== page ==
October 7, 2012
"What Are The Strengths And Weaknesses Of One Of The Perspectives Of Psychology"
Behaviorism is one point of view in psychology directed to a scientific study of the behaviors of man and animal, and is insisted that the cause of our actions and personality lies in our environment, rather than our biology. Behaviorism, also referred to as behavioral psychology, is a theory of learning based upon the idea that all behaviors are acquired through conditioning. Conditioning occurs through interaction with the environment. Behaviorist believe that our responses to environmental stimuli shape our behavior. There are two types of conditioning, classical conditioning and operant conditioning. Classical conditioning was studied by the Russian psychologist Ivan Pavlov, he demonstrated that dogs could learn to associate a neutral stimulus, such as the sound of a bell, with an automatic behavior, such as reflexively salivating to food. He believed he had discovered the mechanism by which all behaviors were learned. B. F. Skinner investigated operant conditioning of voluntary and involuntary behavior is a form of learning in which an individuals behavior is modified through its consequences, positive reinforcement, negative reinforcement and punishment. He called his approach to psychology "radical behaviorism," where everything a person does, says, and feels constitutes behavior. Even if the behavior is unobservable it can be subjected to experimental analysis. Skinner demonstrated that our social environment is filled with reinforcing and punishing consequences that shape our behavior. For example many people don't enjoy getting up early to go to work every day, but they do it to get the reward: a paycheck. They are being rewarded for good behavior. If some one didn't show up to work, or not call in that person may be fired and not receive a paycheck. This would be a punishment for their behavior. Growing up my parents would tell me that hard work gets good results. Getting straight A's on my report card I received some incentives. If I didn't get into any trouble I received more incentives as well. But if got a bad grade on a homework assignment or test they would take away incentives or any rewards. Without knowing it I grew up on the operant conditioning and adapted it to my daily life where hard work just seemed natural and has some incentives.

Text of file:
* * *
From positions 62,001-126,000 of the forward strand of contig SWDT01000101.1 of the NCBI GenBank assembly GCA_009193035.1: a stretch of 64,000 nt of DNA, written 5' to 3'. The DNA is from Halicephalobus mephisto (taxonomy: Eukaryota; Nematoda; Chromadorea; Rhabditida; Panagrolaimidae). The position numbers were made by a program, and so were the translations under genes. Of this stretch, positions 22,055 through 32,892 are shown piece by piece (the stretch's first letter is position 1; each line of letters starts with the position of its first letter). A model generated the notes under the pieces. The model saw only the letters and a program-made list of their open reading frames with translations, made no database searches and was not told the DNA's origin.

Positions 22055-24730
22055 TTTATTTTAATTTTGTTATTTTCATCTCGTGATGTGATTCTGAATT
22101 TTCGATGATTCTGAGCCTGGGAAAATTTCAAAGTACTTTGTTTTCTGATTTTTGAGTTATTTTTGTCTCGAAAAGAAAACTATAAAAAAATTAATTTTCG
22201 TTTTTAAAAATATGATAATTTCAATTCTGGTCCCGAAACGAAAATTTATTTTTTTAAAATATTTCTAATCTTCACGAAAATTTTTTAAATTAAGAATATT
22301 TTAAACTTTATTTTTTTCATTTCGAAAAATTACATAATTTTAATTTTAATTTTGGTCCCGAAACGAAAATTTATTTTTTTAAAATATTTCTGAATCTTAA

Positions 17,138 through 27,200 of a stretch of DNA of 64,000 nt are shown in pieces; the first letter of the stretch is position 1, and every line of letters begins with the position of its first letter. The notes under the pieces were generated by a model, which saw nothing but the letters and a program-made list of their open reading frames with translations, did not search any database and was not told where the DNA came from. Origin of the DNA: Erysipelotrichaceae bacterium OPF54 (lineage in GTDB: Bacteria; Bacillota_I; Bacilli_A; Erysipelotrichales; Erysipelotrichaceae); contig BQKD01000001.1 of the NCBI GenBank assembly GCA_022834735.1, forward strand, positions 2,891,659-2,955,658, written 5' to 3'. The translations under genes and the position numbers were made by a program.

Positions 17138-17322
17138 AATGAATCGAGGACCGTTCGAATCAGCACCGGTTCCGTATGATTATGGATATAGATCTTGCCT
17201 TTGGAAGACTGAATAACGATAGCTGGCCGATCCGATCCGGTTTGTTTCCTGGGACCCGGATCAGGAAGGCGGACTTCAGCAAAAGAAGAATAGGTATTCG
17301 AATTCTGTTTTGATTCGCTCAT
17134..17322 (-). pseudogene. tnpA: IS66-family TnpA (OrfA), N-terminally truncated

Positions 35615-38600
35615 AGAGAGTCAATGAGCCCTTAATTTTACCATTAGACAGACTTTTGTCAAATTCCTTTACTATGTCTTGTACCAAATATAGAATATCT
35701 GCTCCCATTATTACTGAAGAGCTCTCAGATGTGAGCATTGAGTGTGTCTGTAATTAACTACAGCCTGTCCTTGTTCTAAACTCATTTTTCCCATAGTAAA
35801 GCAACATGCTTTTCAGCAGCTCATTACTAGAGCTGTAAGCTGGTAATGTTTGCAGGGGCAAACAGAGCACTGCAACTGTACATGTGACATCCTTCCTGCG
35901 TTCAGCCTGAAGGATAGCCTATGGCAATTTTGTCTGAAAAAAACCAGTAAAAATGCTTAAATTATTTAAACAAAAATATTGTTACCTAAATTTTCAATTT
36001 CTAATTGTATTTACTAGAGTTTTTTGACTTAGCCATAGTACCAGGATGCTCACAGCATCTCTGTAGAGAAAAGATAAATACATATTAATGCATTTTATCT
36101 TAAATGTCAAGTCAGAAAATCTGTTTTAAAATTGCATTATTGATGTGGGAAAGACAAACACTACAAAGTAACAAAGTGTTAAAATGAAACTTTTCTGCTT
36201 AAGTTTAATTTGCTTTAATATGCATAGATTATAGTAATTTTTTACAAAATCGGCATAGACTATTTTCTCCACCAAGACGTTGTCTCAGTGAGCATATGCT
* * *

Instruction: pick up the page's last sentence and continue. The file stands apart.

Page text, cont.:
Weaknesses: Behaviorism examines human and nonhuman beings from the point of view of the behavior they demonstrate. Behaviorism is the understanding of behavior of people and animals in their every movement, emotional response/ reaction, the way they think. Environment plays a great role in the life of people, but it is hard to interpret the behavior of people only focusing on the environmental factor. In some ways behaviorism neglects the individualism of every person making a general behavioral pattern for everybody. A weakness is in Skinners operant conditioning theory, is the fact that it does not always work. A person can be pretending they stopped the behavior just to receive the reward. If you give a person a reward for good behavior, that person will expect a reward every time.
Strengths: One main strength of the behaviorist approach is that it focuses only on behavior that can be observed and manipulated in a controlled environment. Behaviorism tends to predict the behavior in certain circumstances. So having the possibility to predict would give a person the ability to control behavior, avoiding any unnecessary reactions. People are more aware of how to control behavior which has become very important in parenting, and useful when helping kids reactions adapt more socially with others. Behaviorism has helped bring the "desired outcome" with the help of reinforcement, and punishment. It is a simple concept of behavior using the principals such as classical and operant conditioning. Pavlov's approach aims to study behavior that is observable and directly measurable.
Behaviorism has a tremendous contribution to the development of psychology. As in every perspective approach, study, or theory has its advantages, disadvantages, strengths and weaknesses. What works for one person may not work for another. But it is just as important in helping people.
Skinner and Pavlov both had great techniques in trying to recognize, predict, and control behaviors. Both have their strengths and weaknesses. You could say the Pavlov's theories were groundbreaking in a sense however even under favorable conditions however a person and especially an animal cannot be expected to do the exact same thing every time regardless of a like result. Variable change always has to be accounted for. Such as lack of interest or tiredness. Skinner was on a better tract in my opinion with the rewarding/punishment of behavior. Some issues could arise there as well such as the interpretation of rewards by the individual and just like Pavlov you would have to change them or interest would be lost after eventually. Depending on circumstances both seem very applicable on a case by case basis both having their strengths and weaknesses both very valid points but must be determined by what is to be achieved and who it is being done on.